The 7 things I’ve learnt in France

Last October, I moved to France. In the grand scheme of things, it was incredibly low-key. It was a mere skip over the English Channel (the sea which I have since learnt – but it somehow didn’t make it onto this list – is not called le canal d’anglais, but La Manche which just reads as a very obstinate French word (meaning ‘the sleeve’ by the way), although it seemingly suggests that we English like to refer to ourselves at any opportunity) along with a couple of suitcases. Then, two days later, the French lockdown began.

Come Christmas, amidst all the flurries of excitement about travelling home, seeing my family, and eating a lot, the Northern hemisphere went into utter meltdown. Now there was a UK lockdown AND border closures.

Eventually, I returned to France. Six months later.

The 7 things I've learnt in France

This French adventure had a rocky beginning and consequently a slow start to discovering all the quite frankly weird stuff that happens in this country. There is little need for me to tell you that despite geography, the same colours in our flags, and our age-old alliances, there is a distinct lack of shared culture between France and Britain, and the British tea-with-milk, queuing and apologising ends abruptly at the water’s edge. However, there may be some twists to French culture which you weren’t expecting, so sit back dear reader. Here are the 7 things I’ve learnt in France so far:

The 7 things I’ve learnt in France

  • This might be anti-climactic start, but, honestly I still haven’t got used to it, so hear me out. None of our saucepans and frying pans have handles. Instead, there is one (yes, just one!) removable clip-on handle which all the pans share. Doesn’t sound that weird at first, in fact, it’s reminiscent of camping, but believe me, if I have three pans on at once and I need to drain pasta, pour sauce, fry meat, maintain my sanity, I need to HOLD all the pans. Wherever my hand goes, the handle goes with me. And don’t get me started about taking a pan to the table, then going back for another before realising I left the handle behind.
  • On every first Wednesday of the month, at 12pm there is a long, loud, wailing siren. The first time I heard it, I didn’t immediately run for the air-raid shelter but I did wonder if the French are expecting a foreign invasion. Apparently it’s the signal to the population that they must take cover or go somewhere safe. The monthly siren is just a test which is slightly different to the real one, and hopefully I will never have to hear it.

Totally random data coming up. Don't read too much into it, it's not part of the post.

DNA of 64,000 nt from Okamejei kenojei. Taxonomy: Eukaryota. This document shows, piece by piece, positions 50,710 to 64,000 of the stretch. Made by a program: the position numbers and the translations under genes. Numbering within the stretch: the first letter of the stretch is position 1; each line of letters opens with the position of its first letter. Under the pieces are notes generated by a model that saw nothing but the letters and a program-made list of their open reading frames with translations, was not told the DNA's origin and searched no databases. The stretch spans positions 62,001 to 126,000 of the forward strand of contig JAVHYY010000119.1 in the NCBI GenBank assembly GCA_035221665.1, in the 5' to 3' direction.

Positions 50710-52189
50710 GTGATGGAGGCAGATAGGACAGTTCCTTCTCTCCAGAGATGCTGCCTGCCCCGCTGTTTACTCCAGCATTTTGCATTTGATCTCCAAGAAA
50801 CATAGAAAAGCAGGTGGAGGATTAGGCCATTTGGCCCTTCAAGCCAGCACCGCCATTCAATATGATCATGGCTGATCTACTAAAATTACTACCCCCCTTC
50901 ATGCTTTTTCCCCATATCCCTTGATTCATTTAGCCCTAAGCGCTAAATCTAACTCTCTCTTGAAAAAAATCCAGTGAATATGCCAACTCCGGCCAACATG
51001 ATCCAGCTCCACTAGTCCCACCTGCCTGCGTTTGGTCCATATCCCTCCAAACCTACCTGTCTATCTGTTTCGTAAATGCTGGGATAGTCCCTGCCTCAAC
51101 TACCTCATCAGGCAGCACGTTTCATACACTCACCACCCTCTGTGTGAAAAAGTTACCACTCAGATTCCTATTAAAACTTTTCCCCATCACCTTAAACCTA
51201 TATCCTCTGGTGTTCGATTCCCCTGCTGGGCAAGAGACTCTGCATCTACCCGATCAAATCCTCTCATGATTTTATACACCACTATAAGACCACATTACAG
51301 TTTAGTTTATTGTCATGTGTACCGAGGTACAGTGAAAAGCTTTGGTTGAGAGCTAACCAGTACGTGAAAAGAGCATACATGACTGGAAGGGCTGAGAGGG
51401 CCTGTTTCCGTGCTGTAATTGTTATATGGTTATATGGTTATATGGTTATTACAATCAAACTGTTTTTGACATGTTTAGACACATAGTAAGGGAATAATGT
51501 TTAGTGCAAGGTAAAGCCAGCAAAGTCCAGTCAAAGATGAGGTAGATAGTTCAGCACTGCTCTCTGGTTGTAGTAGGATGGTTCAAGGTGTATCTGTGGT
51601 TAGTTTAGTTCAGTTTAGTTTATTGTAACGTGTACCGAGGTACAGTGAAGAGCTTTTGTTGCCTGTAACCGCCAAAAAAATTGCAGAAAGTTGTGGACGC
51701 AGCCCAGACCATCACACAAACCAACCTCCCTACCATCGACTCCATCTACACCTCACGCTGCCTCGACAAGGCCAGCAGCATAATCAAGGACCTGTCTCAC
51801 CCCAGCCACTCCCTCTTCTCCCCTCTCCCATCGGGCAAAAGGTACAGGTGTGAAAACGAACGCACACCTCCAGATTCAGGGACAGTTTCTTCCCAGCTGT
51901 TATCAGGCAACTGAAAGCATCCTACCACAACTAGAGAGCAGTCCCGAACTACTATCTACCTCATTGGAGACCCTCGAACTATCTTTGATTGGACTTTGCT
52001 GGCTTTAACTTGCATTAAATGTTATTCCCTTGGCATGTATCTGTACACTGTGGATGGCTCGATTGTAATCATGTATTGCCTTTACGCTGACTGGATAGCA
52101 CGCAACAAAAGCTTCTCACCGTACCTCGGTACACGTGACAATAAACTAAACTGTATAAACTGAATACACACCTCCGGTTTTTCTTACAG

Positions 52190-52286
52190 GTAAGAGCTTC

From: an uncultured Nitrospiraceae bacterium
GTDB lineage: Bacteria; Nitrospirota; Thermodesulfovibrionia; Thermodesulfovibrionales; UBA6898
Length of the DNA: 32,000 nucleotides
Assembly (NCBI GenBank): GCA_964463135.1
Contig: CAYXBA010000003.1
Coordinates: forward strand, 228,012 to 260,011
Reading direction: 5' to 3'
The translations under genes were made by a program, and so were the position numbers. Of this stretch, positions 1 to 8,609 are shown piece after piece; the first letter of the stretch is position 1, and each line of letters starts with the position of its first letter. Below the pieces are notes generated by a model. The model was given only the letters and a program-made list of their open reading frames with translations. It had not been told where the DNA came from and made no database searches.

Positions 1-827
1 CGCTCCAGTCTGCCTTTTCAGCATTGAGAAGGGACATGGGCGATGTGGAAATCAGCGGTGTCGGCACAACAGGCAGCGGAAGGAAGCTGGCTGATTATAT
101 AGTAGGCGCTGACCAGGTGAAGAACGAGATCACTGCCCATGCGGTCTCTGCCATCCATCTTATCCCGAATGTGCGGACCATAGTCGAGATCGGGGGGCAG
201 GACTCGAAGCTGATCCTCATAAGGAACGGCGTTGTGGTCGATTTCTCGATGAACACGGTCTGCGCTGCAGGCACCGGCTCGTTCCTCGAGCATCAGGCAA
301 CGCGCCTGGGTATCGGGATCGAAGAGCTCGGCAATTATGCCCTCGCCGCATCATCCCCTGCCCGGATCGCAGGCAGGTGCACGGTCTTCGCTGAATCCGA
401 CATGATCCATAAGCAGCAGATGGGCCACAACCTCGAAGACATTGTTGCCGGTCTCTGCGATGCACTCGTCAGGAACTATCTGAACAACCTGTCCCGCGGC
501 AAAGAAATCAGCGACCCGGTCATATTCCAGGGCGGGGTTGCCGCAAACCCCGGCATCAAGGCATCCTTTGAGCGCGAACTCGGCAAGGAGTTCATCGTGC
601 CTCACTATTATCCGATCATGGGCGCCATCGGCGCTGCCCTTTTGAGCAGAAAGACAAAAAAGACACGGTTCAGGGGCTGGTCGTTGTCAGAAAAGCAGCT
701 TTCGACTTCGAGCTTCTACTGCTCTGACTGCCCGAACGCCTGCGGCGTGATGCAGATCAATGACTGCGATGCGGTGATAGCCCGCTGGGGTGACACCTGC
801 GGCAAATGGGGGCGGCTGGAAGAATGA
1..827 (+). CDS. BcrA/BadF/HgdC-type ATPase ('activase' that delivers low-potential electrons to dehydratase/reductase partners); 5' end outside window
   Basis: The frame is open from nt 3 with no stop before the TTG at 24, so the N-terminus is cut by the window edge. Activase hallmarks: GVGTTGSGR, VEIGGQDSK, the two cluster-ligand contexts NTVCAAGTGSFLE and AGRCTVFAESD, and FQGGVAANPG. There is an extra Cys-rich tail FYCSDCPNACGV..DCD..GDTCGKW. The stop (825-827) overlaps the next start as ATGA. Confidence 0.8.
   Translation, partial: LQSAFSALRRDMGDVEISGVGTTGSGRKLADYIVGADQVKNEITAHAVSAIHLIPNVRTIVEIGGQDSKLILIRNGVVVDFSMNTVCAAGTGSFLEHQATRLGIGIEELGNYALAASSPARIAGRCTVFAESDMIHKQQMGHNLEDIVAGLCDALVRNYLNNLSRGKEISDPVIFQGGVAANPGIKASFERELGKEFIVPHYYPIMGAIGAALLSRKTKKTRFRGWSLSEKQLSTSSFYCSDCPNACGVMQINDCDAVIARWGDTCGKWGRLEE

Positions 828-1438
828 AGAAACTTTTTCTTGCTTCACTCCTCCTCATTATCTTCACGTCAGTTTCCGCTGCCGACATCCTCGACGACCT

• One of the most popular starters in France is a pile of grated carrot. Yes, this is the country of gourmands, however des carrottes râpées is a delicacy here. This salad (I don’t even know if it’s technically a salad seeing as there’s just one item on your plate) is tossed in a lemony dressing with seasoning, and that’s it. Très simple. At the end of the day, the French were the great minds behind crudités which they would usually eat with a creamy creme fraiche dip not hummus, so they clearly respect their raw vegetables.
  • All the pillow cases are square. And all the pillows are rectangular.
  • Why do they put a space between the end of the sentence and the exclamation mark or question mark ?!
  • Just like the rest of Europe, France prefers UHT milk. As is the case with any food on which you’ve been raised, whether it’s Britain’s Marmite versus New Zealand’s Marmite, or a real Mexican tortilla versus the Old El Paso range, as soon as you taste that new, unusual flavour, you’ll be horrified. It takes time, time and a few strange cups of tea to get used to UHT milk, but the plastic undertones are growing on me. And apparently the French think fresh milk tastes like cow, so it goes both ways. (FYI, if you order tea with milk in a French café, expect the milk to be warmed, frothed UHT. You’ve been warned.)
  • Since arriving in the capital of meat, the south of France, I’ve eaten more ‘morally questionable meat’ than I’d probably consumed in my life. Foie gras and veal are delicacies here whereas in the UK and other parts of the world they are dishes which cause considerable welfare concerns. There will always be a precarious tight-rope between ethics and enjoyment, and the French are content to sway wildly from side to side. And while I am proud of my morals, I also can’t deny that I am a glutton.
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